American Eagle vs. Friedman, 13-AP-01199
Bankruptcy Court, N.D. Ill., Eastern Div. Opinion: December 29, 2015.
JACK B. SCHMETTERER, Bankruptcy Judge.
This case resulted in a Summary Judgment finding despite the assertion by the Debtor-Defendant of his 5th Amendment right to be free from self-incrimination.
Specifically, this Adversary Case arose from the Chapter 7 Bankruptcy filed by Arthur Friedman (“Debtor”). Creditor-Plaintiff, American Eagle Bank (the “Plaintiff) filed a 3-count Complaint to determine the dischargeability of debt as follows:
Count I – per 11 U.S.C. § 523(a)(2)(A)
Count II – per 11 U.S.C. § 523(a)(6)
Count III- per 11 U.S.C. §§ 727(a)(3) and (a)(5)
Count IV- per 11 U.S.C. §§ 727(a)(2), (4),(5) and (7)
Count IV was added in the Amended Complaint. The Debtor answered both the Complaint and the Amended Complaint.
On August 4, 2015 the Plaintiff served Requests for Admission pursuant to Fed.R.Bankr.P.7036. The Debtor never responded, and the Plaintiff brought a Motion for Summary Judgment as to Count IV, alleging that the unanswered Requests were deemed admitted under Fed.R.Civ.P.36(a)(3). The Court agreed, and Summary Judgment was granted on Count IV.
I. JURISDICTION AND VENUE
Subject matter jurisdiction is proper in the Bankruptcy Court per 28 U.S.C. §1334, and this is a “core proceeding” under 28 U.S.C. §§157(b)(2)(A), (I), and (O) since it seeks to determine the dischargeability of a debt. Therefore, it “stems from the bankruptcy itself” and may be decided by a Bankruptcy Court (See: Stern v. Marshall, 131 S.Ct. 2594, 2618 (2011)).
II. UNCONTESTED FACTS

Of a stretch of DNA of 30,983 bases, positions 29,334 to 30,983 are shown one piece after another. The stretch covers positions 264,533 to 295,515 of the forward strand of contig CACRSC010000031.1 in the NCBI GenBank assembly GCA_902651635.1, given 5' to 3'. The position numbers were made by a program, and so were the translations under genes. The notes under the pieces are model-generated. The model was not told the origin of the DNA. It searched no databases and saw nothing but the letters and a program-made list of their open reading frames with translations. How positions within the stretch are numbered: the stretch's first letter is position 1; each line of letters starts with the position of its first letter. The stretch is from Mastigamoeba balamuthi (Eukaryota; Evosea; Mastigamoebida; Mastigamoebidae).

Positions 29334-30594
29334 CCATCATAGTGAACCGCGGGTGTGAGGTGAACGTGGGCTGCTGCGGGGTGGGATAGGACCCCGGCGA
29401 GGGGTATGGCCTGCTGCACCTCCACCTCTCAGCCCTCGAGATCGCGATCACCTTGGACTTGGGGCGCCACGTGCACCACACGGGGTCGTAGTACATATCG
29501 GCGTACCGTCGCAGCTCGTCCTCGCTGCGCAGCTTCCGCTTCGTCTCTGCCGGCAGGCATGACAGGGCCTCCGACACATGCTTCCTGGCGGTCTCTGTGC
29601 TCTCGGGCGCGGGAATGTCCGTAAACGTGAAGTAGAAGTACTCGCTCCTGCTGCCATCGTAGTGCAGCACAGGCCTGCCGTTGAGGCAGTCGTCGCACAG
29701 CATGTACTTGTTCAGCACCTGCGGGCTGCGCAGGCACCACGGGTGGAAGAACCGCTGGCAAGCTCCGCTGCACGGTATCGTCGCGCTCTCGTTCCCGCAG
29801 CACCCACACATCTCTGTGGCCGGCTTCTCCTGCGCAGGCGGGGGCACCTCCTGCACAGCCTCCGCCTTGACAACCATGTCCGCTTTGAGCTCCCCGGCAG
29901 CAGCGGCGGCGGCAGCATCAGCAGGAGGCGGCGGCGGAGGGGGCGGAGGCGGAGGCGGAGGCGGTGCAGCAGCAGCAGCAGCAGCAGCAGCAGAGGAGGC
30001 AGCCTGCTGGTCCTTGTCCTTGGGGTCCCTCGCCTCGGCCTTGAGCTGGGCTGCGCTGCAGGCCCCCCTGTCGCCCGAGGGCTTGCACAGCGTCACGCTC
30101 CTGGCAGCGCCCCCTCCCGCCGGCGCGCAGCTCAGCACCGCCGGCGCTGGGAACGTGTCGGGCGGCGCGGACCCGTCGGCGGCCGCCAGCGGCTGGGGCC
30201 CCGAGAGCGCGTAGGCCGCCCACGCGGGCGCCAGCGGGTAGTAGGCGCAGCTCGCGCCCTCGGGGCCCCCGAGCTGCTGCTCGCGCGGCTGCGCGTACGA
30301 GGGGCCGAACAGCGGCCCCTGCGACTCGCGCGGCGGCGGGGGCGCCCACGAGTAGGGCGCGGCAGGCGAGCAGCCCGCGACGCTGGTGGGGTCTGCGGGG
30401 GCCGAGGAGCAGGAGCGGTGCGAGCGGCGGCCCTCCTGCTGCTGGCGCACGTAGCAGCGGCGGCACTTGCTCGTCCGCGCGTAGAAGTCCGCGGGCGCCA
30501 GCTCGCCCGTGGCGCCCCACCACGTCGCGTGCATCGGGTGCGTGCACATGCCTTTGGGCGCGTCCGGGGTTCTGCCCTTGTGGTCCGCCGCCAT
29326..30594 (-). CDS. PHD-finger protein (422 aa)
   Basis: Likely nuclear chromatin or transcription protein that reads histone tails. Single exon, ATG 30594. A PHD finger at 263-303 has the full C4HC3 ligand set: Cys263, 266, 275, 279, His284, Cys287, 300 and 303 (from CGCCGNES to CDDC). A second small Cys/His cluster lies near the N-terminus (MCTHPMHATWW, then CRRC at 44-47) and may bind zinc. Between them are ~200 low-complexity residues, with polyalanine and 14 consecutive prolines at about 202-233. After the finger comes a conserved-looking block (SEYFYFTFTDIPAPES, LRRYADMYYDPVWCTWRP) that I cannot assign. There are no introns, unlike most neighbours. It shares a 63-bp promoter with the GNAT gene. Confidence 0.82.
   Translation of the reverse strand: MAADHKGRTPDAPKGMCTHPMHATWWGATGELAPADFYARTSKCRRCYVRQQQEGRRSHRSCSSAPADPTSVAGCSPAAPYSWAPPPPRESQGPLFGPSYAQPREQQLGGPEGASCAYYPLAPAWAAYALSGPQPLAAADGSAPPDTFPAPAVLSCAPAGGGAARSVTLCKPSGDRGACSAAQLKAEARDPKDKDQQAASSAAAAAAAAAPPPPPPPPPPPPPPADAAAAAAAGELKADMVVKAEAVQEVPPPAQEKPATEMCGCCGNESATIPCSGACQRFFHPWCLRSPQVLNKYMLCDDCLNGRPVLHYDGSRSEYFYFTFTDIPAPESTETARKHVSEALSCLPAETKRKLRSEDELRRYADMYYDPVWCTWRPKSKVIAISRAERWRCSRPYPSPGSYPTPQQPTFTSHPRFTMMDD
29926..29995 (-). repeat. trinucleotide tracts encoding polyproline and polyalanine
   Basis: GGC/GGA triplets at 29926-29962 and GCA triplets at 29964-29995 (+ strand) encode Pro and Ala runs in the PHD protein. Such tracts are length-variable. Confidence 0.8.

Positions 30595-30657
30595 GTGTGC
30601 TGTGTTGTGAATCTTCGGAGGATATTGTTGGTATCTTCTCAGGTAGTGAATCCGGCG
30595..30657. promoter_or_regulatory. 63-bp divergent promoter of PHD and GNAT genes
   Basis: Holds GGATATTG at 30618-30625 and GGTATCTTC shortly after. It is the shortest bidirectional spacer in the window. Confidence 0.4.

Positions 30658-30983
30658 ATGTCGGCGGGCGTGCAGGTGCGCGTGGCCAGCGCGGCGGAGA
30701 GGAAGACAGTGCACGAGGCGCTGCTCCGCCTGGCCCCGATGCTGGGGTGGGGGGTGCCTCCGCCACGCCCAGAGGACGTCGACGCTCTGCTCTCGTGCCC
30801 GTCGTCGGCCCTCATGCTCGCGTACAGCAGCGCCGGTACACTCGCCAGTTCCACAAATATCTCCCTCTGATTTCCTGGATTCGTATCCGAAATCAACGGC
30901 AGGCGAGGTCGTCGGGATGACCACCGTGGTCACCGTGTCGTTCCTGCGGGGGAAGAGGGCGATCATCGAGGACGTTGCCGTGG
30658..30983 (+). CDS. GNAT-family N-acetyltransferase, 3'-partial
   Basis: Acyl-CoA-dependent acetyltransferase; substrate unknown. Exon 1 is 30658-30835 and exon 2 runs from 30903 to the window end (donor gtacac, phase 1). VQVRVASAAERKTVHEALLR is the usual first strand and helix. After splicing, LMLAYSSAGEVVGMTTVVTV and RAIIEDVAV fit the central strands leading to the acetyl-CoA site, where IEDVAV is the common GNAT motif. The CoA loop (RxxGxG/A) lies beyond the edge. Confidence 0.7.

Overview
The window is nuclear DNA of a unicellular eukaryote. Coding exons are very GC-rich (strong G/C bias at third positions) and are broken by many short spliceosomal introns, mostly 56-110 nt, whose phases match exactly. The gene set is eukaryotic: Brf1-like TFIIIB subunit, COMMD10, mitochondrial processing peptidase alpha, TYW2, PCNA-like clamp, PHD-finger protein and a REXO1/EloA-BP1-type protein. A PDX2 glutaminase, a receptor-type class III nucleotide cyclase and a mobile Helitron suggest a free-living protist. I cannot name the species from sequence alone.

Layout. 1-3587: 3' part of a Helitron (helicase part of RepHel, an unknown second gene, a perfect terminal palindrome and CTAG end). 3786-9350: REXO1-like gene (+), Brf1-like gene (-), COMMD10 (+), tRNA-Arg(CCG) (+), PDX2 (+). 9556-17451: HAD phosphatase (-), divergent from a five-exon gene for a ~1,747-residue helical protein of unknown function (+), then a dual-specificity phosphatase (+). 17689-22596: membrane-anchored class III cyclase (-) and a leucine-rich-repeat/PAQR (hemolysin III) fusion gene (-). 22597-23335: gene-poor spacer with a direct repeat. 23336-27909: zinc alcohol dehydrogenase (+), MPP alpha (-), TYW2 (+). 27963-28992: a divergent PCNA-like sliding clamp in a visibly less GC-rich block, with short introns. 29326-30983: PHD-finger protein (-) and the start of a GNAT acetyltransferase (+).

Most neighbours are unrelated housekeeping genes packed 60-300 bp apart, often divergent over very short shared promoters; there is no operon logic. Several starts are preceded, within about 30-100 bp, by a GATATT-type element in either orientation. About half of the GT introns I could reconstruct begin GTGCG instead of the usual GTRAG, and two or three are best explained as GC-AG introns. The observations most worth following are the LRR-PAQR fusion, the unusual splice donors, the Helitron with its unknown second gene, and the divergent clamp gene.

The Plaintiff filed a Statement of Material Facts as required by Local Rules, but the Debtor failed to file an opposing statement; thus “[a]ll material facts in [Plaintiff’s] statement…[were] deemed admitted.” Accordingly, the following was taken from the Plaintiff’s Statement of Material Facts, Debtor’s Answers, and the Requests for Admission:
Debtor was a principal and the president of Prestige Leasing (“Prestige”). Before filing, the Debtor was party to a lawsuit that was settled in his favor. As a result, the Debtor received $75,000 annually, minus attorneys’ fees. Payments were made to Prestige until it was closed in 2011. After that time, payments were made to the Debtor. In his Answers the Debtor admitted as much, and that payments were received within a year of filing bankruptcy.
Moreover since the Debtor did not respond to the Requests for Admission within the 30-day time limit prescribed by the rules, the resulting admission could be deemed a violation of his Fifth Amendment right not to incriminate himself. Therefore, the Court’s inquiry began with a discussion of the Debtor’s Fifth Amendment rights.